Glitter, Glitter, Everywhere!!

Image Source: Pixabay
United States
December 18, 2017 3:07am CST
I just finally got finished filling out Xmas cards and am ready to drop them off in the mail. The cards had glitter around the edges and it rained down all over my desk, my floor, and even on me. I have decided that I hate glitter! My cat probably has glitter on his paws now. I hope it won't harm him if he ingests a little. I googled it earlier and everything I read said it's not harmful in small amounts -- unless it's glass glitter, which is made from ground up glass. Why the hell do they sell glitter made from glass?? Anyway, I suppose this is just regular glitter, otherwise I'd assume the cards would have to come with some kind of warning. I certainly wouldn't want ground up glass raining down all over my home! I think next year I will opt for cards that don't have any glitter on them. Glitter truly is the herpes of the crafting world: once you come in contact with it, you can't get rid of it.
7 people like this
7 responses
@LadyDuck (157283)
• Switzerland
18 Dec
I hate glitters they go everywhere and you can never know which material are made from.
2 people like this
• United States
19 Dec
I emailed the manufacturer and asked what the glitter is made of, and they actually responded. Fortunately it is not made from glass, and is nontoxic.
1 person likes this
@LadyDuck (157283)
• Switzerland
19 Dec
@Srbageldog I am glad that you cat is not in danger.
1 person likes this
• United States
20 Dec
@LadyDuck Me too!
1 person likes this
@Destesh (203)
• Kenya
18 Dec
Wait till you start washing out the glitter.... A lot of tiring work all for nothing
1 person likes this
• United States
19 Dec
It's impossible to get rid of all of it.
1 person likes this
@Destesh (203)
• Kenya
19 Dec
@Srbageldog ????now you've learnt a lesson.. Next time go for less glitter
1 person likes this
• United States
20 Dec
@Destesh Or no glitter!
1 person likes this
• United States
28 Dec
that's a good way of putting it. boo has glitter butt from sitting under the tree the old silly head.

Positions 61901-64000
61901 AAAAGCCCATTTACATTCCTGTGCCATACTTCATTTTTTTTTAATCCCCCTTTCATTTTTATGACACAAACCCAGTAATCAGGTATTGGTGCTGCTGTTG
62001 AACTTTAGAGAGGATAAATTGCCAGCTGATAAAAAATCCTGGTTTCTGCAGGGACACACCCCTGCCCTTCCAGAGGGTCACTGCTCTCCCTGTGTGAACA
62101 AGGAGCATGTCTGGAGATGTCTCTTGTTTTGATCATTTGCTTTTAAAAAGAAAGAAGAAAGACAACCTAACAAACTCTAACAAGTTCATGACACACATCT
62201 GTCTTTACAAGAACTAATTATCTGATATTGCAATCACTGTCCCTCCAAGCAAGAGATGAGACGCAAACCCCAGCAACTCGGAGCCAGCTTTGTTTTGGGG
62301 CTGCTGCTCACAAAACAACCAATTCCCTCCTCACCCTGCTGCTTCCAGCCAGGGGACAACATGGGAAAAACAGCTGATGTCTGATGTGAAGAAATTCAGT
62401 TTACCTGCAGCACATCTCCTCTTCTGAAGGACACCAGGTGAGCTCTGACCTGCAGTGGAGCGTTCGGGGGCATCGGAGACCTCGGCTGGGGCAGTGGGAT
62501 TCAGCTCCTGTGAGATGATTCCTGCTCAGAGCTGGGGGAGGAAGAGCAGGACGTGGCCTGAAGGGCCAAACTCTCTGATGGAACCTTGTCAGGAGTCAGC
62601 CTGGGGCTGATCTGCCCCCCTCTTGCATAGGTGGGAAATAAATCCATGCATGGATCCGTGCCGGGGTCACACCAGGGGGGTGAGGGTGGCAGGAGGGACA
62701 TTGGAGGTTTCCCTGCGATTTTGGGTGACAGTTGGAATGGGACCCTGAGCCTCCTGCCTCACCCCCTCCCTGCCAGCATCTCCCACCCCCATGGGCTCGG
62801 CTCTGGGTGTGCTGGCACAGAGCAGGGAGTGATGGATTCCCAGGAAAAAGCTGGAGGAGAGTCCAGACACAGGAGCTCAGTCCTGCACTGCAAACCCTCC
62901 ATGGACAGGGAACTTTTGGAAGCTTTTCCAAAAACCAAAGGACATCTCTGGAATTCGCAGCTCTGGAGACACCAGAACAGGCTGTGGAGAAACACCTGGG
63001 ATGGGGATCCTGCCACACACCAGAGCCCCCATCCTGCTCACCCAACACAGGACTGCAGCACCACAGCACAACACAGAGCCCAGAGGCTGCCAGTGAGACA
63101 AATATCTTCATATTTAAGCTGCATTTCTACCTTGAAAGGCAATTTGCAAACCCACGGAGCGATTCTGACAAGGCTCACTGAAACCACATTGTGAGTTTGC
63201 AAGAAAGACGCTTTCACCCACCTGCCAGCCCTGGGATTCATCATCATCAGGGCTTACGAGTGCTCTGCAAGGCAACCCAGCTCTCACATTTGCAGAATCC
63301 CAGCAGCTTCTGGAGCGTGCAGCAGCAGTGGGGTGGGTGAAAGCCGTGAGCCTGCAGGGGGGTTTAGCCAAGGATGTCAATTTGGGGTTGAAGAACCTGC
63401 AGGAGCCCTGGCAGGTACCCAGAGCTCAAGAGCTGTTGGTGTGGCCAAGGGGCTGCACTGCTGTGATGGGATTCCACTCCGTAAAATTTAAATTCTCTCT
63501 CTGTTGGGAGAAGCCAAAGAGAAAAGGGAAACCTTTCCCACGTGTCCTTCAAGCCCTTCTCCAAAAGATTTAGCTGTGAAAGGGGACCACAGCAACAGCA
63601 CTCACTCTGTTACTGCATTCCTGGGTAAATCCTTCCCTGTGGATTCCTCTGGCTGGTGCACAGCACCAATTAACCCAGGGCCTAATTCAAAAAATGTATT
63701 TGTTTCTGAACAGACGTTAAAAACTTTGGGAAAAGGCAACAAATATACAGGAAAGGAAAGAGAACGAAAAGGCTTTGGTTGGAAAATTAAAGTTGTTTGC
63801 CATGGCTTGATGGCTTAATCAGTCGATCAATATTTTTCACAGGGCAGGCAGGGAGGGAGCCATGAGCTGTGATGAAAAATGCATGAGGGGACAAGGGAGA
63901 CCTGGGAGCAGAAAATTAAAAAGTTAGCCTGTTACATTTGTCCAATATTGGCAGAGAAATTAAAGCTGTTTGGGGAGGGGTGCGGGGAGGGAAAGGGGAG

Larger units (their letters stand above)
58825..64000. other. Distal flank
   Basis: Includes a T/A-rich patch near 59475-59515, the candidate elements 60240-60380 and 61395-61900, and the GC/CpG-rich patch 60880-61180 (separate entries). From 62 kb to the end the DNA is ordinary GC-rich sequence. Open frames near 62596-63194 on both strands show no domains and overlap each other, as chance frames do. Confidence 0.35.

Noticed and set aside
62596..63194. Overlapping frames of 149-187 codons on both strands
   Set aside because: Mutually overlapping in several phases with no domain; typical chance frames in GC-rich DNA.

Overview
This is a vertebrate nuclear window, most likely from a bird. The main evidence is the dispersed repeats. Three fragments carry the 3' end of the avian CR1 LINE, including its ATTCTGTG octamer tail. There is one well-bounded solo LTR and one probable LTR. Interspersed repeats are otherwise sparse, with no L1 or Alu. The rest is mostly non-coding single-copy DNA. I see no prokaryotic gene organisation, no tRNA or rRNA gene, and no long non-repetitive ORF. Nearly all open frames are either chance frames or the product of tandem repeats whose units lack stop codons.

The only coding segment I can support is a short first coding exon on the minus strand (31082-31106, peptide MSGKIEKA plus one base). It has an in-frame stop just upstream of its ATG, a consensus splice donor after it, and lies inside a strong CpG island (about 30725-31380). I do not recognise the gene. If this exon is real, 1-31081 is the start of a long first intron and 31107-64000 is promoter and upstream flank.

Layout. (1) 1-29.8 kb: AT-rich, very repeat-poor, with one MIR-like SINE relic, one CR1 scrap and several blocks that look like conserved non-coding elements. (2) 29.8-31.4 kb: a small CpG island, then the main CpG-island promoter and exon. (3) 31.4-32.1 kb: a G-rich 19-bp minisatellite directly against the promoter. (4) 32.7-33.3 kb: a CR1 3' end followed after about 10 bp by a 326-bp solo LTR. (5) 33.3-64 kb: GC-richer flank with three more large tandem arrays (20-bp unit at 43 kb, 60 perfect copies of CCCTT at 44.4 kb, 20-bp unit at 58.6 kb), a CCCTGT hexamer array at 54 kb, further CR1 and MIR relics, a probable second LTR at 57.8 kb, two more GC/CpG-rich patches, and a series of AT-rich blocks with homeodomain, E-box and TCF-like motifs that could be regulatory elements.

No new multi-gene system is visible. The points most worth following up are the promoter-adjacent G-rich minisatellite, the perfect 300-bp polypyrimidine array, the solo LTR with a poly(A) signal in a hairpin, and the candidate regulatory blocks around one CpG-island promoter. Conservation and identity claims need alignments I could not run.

1 person likes this
• United States
28 Dec
I saw a video recently of someone's cat, who rolled around in the bathtub after she forgot to clean it out after using a glitter bath bomb...the cat looked like a disco ball, the way he sparkled. Poor thing wasn't happy when he got to take a bath.
1 person likes this
• United States
28 Dec
@Srbageldog i think i saw that-real angry lookin black cat..
1 person likes this
• United States
28 Dec
@scarlet_woman Yep, that was the one.
1 person likes this
• United States
18 Dec
I never thought of that one. I do like a card that sparkles though. Next year I'll have to keep that one in mind.
1 person likes this
• United States
19 Dec
I emailed the company that manufactured the cards and asked. They actually responded. Their glitter is made from nontoxic poly based material.
1 person likes this
• United States
19 Dec
@Srbageldog that was a great idea to email the company. I wouldn't have thought to do that. Can't believe they actually responded to you!
1 person likes this
• United States
20 Dec
@ElusiveButterfly I know, I was surprised myself!
1 person likes this
@jobelbojel (7129)
• Philippines
18 Dec
I wish it is not the glass glitter.
1 person likes this
• United States
18 Dec
I don't think it is. At least I hope they wouldn't sell cards with glass glitter without some kind of warning on the package!
2 people like this
• Philippines
18 Dec
@Srbageldog I believe a warning is appropriate if there is any.
1 person likes this
@owlwings (39226)
• Cambridge, England
18 Dec
Most glitter is made from plastic. While it may not be dangerous to us or our pets when ingested in small amounts, it is definitely contributing to the microplastics which are polluting and harming our enviroment. Please do not use glitter in your craft projects and don't buy cards or any other seasonal decorations with glitter on them. When it falls off, it may be swept away but a great deal of it will end up eventually being dumped in land-fill or washed into drains and, eventually into rivers and out to sea. Actually, glitter is probably less harmful than the mictobeads which are used in cosmetics and cleaning products but it is certainly one of the things which we should not be encouraging in this fragile world!
Glitter seems like a harmless bit of fun, but its environmental impact has led some scientists to call for it to be banned. Most glitter is made from plastic, and the small size of its particles makes it a potential ecological hazard, particularly in the o
1 person likes this
• United States
20 Dec
I was just reading about this the other night when I was googling whether glitter was "safe" for animals to be around. It never even occurred to me that it was polluting our planet -- or that microbeads were polluting our waterways! Cleaning products actually freak me out, I've been trying to use "green" products to clean with these days because I hate the thought of toxic chemicals being used in my home. Thanks for sharing the article!
1 person likes this
@amnabas (10282)
• Karachi, Pakistan
18 Dec
Please keep her safe. Enjoy your awaiting celebrations.
1 person likes this
• United States
20 Dec
Thank you.